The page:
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Djibouti

Facts and stats about Djibouti

jaacosta47

Author: jaacosta47

Djibouti is one of the smallest countries in the African continent. The multi-party and multi-ethnic coalition under President Ismael Omar Guelleh controls all levels of government. He was re-elected by a wide margin during the April 2011 elections. Djibouti is located near the entrance of the Red Sea. The nation’s economy is focused on port and railway facilities as well as the French, Japanese, and American military bases in the country. Most of the people live in the capital city.

The prices of basic commodities have stabilized to some extent in 2012 but still remain very high. Djibouti depends a great deal on food imports. It has limited natural resources and industry. The government also relies on foreign aid to help support balance of payments and fund development projects. There is scarcity of water and 60 percent unemployment rate. Economic growth reached 4.5 percent in 2012 fueled by port activity and foreign direct investments. Investments were directed towards the salt mining project in Lake Assal and construction of the Chabelley airport facility. Other sectors like tourism, telecommunications and construction are growing steadily.

The government launched a $4.3 billion investment program and secured subsidy to construct new port facilities for salt and potassium exports that will start operations soon. These investments can possibly sustain economic growth until this year and even beyond. Djibouti is also formulating a long-term development plan described as Vision 2035. Economic experts are looking at the possible diversification of sources of national growth and job generation. Djibouti maintains foreign relations with the United States, France, China and Japan along with some Arab nations.

792,198

Population. Ranked 162nd in 2013.

$1,061.64

GDP per capita. Ranked 155th in 2007.

Borders

Eritrea 109 km, Ethiopia 349 km, Somalia 58 km
Largest city Djibouti - 395,000
Capital city Djibouti - 395,000
Major language French, Arabic, Somali, Afar
Major religion Islam
Monetary unit Djiboutian franc
Alternative names Djibouti, dijbouti, Republic of Djibouti
Groups Former French colonies, Hot countries, Least Developed Countries, Muslim countries, Sub-Saharan Africa, World

Interesting observations about Djibouti

Djibouti has had the highest rural population density > rural population per sq. km of arable land since 1979.
Djibouti has ranked last for diseases > children > 0-14 living with HIV since 1990.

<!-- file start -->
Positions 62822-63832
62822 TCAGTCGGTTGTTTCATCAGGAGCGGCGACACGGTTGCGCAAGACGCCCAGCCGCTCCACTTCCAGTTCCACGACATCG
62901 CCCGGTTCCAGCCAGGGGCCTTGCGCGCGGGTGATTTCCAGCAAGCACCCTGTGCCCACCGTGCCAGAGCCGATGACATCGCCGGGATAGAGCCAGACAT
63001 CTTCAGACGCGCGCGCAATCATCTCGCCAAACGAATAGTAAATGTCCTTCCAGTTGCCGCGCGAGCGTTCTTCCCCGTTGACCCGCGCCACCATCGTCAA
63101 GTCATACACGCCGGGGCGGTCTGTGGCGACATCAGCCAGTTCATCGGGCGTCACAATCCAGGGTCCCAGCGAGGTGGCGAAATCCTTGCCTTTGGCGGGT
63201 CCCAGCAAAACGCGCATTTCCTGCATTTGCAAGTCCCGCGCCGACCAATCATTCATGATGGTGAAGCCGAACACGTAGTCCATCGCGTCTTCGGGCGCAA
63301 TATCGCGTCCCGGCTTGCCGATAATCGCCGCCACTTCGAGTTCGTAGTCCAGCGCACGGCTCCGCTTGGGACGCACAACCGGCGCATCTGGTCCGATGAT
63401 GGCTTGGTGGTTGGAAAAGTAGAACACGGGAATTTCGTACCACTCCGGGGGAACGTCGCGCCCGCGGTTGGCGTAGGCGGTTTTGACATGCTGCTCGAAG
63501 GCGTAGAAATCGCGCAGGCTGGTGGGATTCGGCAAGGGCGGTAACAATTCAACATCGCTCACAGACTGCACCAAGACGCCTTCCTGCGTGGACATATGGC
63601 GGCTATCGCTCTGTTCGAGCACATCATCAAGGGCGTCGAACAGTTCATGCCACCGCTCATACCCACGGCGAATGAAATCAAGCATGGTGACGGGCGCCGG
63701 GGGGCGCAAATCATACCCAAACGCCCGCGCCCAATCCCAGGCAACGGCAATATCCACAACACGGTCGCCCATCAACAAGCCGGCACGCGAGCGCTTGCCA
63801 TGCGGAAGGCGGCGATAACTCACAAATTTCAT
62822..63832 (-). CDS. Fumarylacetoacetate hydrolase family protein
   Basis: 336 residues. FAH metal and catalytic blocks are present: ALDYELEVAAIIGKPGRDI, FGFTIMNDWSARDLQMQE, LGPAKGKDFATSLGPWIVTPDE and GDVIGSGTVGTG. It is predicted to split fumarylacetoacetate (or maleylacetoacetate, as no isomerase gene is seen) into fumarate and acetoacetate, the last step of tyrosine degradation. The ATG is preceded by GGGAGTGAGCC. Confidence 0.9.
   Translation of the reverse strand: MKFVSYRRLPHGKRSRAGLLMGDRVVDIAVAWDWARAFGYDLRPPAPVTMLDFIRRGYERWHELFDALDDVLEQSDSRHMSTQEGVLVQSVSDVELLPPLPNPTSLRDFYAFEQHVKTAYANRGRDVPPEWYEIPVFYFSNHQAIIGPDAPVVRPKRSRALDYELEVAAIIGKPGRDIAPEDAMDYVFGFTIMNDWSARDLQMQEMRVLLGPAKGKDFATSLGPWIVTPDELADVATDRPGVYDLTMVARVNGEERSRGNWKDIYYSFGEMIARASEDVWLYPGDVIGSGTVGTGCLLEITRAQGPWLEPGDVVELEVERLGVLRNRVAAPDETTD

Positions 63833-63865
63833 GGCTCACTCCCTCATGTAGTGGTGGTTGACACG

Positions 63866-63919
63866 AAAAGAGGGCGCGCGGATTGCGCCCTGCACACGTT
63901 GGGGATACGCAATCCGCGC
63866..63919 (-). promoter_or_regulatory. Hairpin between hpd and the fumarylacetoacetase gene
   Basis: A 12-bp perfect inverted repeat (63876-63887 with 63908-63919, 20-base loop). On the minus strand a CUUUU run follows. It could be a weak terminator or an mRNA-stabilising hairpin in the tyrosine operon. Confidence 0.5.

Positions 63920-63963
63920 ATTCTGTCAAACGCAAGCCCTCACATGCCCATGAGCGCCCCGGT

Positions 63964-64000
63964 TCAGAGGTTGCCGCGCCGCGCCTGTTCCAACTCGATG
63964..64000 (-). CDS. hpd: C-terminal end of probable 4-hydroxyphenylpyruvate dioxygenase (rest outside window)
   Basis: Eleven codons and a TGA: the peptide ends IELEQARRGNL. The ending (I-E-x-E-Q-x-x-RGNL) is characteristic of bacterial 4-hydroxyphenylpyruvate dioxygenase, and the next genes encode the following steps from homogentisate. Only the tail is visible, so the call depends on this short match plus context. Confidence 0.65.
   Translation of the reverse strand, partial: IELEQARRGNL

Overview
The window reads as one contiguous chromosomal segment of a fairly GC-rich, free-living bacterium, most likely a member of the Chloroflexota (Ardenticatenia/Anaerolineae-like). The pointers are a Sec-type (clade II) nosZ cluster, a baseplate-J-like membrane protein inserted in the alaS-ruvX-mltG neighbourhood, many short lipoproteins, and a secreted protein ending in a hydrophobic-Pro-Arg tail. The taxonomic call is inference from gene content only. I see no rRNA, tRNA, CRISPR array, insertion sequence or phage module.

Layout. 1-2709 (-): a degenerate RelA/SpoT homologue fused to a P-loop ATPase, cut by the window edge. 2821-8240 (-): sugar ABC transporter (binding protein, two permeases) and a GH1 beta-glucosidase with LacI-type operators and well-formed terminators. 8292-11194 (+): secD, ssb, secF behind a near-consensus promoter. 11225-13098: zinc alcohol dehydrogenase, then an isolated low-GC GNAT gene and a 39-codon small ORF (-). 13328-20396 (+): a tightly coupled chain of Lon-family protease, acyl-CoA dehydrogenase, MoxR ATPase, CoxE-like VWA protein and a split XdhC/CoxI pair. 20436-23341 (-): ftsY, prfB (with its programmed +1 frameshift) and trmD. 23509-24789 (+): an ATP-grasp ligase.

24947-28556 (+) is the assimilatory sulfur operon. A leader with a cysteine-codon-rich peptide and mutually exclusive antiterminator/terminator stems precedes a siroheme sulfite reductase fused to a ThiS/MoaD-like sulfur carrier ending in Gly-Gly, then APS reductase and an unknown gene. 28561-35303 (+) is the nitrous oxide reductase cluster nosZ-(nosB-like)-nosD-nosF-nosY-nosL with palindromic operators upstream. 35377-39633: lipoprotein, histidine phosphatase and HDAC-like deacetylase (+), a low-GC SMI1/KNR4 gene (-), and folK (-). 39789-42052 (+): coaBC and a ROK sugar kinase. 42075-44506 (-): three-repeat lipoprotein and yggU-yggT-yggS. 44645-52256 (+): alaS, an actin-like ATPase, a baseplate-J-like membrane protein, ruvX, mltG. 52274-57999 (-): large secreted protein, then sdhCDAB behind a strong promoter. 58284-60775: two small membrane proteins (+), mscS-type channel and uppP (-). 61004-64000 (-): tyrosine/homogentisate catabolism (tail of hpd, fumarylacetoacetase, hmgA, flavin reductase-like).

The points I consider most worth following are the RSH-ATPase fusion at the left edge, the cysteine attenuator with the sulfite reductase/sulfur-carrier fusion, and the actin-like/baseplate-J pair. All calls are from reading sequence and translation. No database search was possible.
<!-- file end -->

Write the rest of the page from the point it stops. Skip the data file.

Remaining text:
Djibouti ranked 4th last for population amongst Muslim countries in 2013.
Djibouti has ranked last for diseases > HIV AIDS > AIDS orphans since 1990.
Djibouti ranked first for GDP > composition by sector > services amongst Sub-Saharan Africa in 2012.
Djibouti ranked first for gasoline > pump price for gasoline > US$ per liter amongst Former French colonies in 2012.
Djibouti ranked second for incidence of tuberculosis > per 100,000 people amongst Hot countries in 2005.
Djibouti ranked #8 for age structure > 15-24 years globally in 2013.

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Djibouti is one of the smallest countries in the African continent. The multi-party and multi-ethnic coalition under President Ismael Omar Guelleh controls all levels of government. He was re-elected by a wide margin during the April 2011 elections. Djibouti is located near the entrance of the Red Sea. The nation’s economy is focused on port and railway facilities as well as the French, Japanese, and American military bases in the country. Most of the people live in the capital city.

The prices of basic commodities have stabilized to some extent in 2012 but still remain very high. Djibouti depends a great deal on food imports. It has limited natural resources and industry. The government also relies on foreign aid to help support balance of payments and fund development projects. There is scarcity of water and 60 percent unemployment rate. Economic growth reached 4.5 percent in 2012 fueled by port activity and foreign direct investments. Investments were directed towards the salt mining project in Lake Assal and construction of the Chabelley airport facility. Other sectors like tourism, telecommunications and construction are growing steadily.

The government launched a $4.3 billion investment program and secured subsidy to construct new port facilities for salt and potassium exports that will start operations soon. These investments can possibly sustain economic growth until this year and even beyond. Djibouti is also formulating a long-term development plan described as Vision 2035. Economic experts are looking at the possible diversification of sources of national growth and job generation. Djibouti maintains foreign relations with the United States, France, China and Japan along with some Arab nations.

Posted on 03 Apr 2014

jaacosta47

jaacosta47

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